Written by Michelle A. Seto
For the second year in a row, Bennett Jones collaborated with the Ontario Bar Association Women Lawyer's Forum, Federation of Asian Canadian Lawyers, South Asian Bar Association, and Canadian Association of Black Lawyers to host Women’s Speed Mentoring: The Track to Success in our Toronto office. We had 140 women lawyers from private practice, government, and in-house join us for a fireside chat with Renu Mandhane, Chief Commissioner of the Ontario Human Rights Commission, and an exciting hour of speed mentoring followed by a mix-and-mingle.
Pictured fro left to right: Bianca Thomas, Chair of OBA Women Lawyer's Forum, Michelle Seto, Co-Chair of FACL's Women's Committee, Bethany McKoy, Chair of CABL's Young Lawyers Division and Social Committee, and Divya Khurana, Chair of SABA's Women's Committee.
Renu Mandhane shared her stories about her journey in law, insights about the power of mentors and champions, and advice on how to succeed in the legal profession.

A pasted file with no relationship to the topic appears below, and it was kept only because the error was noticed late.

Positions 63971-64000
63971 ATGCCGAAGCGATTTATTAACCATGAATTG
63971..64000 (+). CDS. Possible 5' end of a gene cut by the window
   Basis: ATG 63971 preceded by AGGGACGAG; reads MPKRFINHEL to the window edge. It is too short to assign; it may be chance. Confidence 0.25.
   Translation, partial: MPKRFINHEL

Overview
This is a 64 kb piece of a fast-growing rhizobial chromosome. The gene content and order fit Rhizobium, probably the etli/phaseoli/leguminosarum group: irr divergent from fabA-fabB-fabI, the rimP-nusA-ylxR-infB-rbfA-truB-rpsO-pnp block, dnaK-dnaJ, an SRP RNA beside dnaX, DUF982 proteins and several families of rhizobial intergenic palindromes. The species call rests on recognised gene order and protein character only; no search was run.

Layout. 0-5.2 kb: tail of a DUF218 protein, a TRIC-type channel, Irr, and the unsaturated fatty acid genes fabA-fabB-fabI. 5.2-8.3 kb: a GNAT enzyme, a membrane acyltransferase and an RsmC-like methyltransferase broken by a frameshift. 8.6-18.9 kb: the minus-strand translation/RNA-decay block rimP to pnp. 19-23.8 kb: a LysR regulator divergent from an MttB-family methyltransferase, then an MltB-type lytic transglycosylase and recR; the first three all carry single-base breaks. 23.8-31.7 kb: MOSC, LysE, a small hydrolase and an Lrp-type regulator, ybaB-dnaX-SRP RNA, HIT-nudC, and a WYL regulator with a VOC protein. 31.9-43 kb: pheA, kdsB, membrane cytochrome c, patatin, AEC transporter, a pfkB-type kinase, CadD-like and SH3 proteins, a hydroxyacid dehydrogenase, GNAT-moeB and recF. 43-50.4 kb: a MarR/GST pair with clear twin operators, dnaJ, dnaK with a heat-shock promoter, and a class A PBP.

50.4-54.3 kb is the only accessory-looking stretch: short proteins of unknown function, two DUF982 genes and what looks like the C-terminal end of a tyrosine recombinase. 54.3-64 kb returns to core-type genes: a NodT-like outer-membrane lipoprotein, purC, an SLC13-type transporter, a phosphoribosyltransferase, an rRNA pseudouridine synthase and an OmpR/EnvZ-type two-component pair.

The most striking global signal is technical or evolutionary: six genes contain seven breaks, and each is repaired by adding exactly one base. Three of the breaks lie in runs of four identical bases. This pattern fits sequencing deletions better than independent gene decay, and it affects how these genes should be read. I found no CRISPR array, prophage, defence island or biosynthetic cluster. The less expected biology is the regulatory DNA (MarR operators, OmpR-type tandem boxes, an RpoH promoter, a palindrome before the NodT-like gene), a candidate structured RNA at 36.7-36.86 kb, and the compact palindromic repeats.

Here are the key takeaways.
- True mentorship means having meaningful relationships. These are based on a genuine caring for another person’s advancement.
- Mentors can help young, racialized lawyers overcome the lack of an established business network.
- A mentor’s generosity and willingness to spend personal capital are key qualities in helping young women advance professionally and personally.
When a young lawyer is looking for a mentor, it helps to:
- Do your research. Is there someone you admire within your organization and your different networks (law school alumni, volunteer boards, family and friends)? What do you want your practice to look like in 5, 10, 15 years from now?
- Set a goal for the mentoring relationship. This could be advancing to a new step in your career, learning how to be strategic in business, or building your professional network.
- Ask. When you find the right person, be bold and ask if you can begin a mentoring relationship. This may feel like a difficult step, but a potential mentor needs to be approached and asked for the relationship to begin.
Being Tenacious and Taking Risks
Renu closed her remarks with two key pieces of advice for young women lawyers on how to succeed in their careers:
Tenacity. For young female lawyers to reach their career goals, there is no substitute for tenacity and determination.
Take risks. This can seem daunting, but not taking risks will limit career success. Women may feel pressure from colleagues and even family to avoid risks and play-it-safe. But women have to make the decisions that are best for them and trust their instincts.